What obligation does the US have to go into Iraq for a third time? According to RPI Chairman Ron Paul, there is none. More US intervention will not solve the problem, he tells RT, but will only make matters worse. In fact, sending weapons into iraq has made matters worse for the Kurds, as many of the weapons have been captured by ISIS and are being used to against them. The Kurds would have been a lot better off if the US had never gone into Iraq in the first place, he says.

12 August 2014read on...

Featured Articles

Why The 2,776 NSA Violations Are No Big Deal


Ronpaul Tst

Thanks to more documents leaked by Edward Snowden, this time to the Washington Post, we learned last week that a secret May 2012 internal audit by the NSA revealed 2,776 incidents of “unauthorized” collection of information on American citizens over the previous 12 months. They are routinely breaking their own rules and covering it up.

The Post article quotes an NSA spokesman assuring the paper that the NSA attempts to identify such problems “at the earliest possible moment.” But what happened to all those communications intercepted improperly in the meantime? The answer is, they were logged and stored anyway.

We also learned that the NSA routinely intercepts information from Americans while actually targeting foreigners, and that this is not even considered a violation. These intercepts are not deleted once discovered, even though they violate the government’s own standards. As the article reports, “once added to its databases, absent other restrictions, the communications of Americans may be searched freely.”

The Post article quotes an NSA official explaining that the thousands of unauthorized communications intercepts yearly are relatively insignificant. “You can look at it as a percentage of our total activity that occurs each day. You look at a number in absolute terms that looks big, and when you look at it in relative terms, it looks a little different.”

So although the numbers of Americans who have had their information intercepted in violation of NSA’s own rules seems large, it is actually miniscule compared to the huge volume of our communications they intercept in total!

Though it made for a sensational headline last week, the fact is these 2,776 “violations” over the course of one year are completely irrelevant. The millions and millions of “authorized” intercepts of our communications are all illegal -- except for the very few carried out in pursuit of a validly-issued search warrant in accordance with the Fourth Amendment. That is the real story. Drawing our attention to the violations unfortunately sends the message that the “authorized” spying on us is nothing to be concerned about.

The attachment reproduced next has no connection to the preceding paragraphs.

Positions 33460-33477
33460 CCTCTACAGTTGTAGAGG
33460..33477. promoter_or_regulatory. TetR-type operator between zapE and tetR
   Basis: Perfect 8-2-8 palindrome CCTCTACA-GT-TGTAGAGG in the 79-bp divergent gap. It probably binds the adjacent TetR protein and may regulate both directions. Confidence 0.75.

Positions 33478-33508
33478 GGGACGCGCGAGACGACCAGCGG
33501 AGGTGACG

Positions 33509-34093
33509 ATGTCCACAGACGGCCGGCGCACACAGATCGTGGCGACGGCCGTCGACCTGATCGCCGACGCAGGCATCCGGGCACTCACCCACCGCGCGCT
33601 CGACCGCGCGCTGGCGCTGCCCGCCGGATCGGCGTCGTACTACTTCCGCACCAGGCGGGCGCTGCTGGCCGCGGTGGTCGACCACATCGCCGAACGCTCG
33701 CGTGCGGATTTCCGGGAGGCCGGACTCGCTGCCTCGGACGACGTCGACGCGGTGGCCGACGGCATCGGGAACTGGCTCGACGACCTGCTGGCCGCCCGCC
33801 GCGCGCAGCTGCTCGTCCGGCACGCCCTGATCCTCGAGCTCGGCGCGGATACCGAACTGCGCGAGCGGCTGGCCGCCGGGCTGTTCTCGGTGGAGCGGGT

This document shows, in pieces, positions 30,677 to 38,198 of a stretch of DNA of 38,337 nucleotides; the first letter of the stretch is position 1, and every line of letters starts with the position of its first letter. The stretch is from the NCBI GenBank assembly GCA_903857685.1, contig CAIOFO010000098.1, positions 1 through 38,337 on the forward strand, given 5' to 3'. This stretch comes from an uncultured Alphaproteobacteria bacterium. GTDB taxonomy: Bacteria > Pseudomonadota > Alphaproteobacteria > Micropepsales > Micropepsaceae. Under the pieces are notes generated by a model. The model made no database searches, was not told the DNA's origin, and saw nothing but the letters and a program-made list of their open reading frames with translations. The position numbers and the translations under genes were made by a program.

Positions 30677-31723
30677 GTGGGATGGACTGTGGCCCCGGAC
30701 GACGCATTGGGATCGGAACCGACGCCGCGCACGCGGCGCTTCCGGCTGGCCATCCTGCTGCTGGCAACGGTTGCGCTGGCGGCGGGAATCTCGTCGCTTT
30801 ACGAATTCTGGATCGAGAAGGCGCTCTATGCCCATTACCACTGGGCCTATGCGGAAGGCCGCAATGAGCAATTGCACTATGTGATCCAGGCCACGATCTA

When information about the massive NSA domestic spying program began leaking earlier in the summer, Deputy Attorney General James Cole assured us of the many levels of safeguards to prevent the unauthorized collection, storage, and distribution of our communications. He promised to explain the NSA’s record “in as transparent a way as we possibly can.”

Yet two months later we only discover from more leaked documents the thousands of times communications were intercepted in violation of their own standards! It is hardly reassuring, therefore, when they promise us they will be more forthcoming in the future. No one believes them because they have lied and covered up continuously. The only time any light at all is shone on these criminal acts by the government is when a whistleblower comes forth with new and ever more disturbing information.

Americans are increasingly concerned over these violations of their privacy. Calls for reform grow. However, whenever Washington finds itself in a scandal, the government responds by naming a government panel made up of current and former government employees to investigate any mistakes the government might have made. The recommendations invariably are that even more government employees must be hired to provide an additional layer or two of oversight. That is supposed to reassure us that reforms have been made, while in fact it is just insiders covering up for those who have hired them to investigate.

Let us hope the American people will decide that such trickery is no longer acceptable. It is time to take a very serious look at the activities of the US intelligence community. The first step would be a dramatic reduction in appropriations to force a focus on those real, not imagined, threats to our national security. We should not be considered the enemy.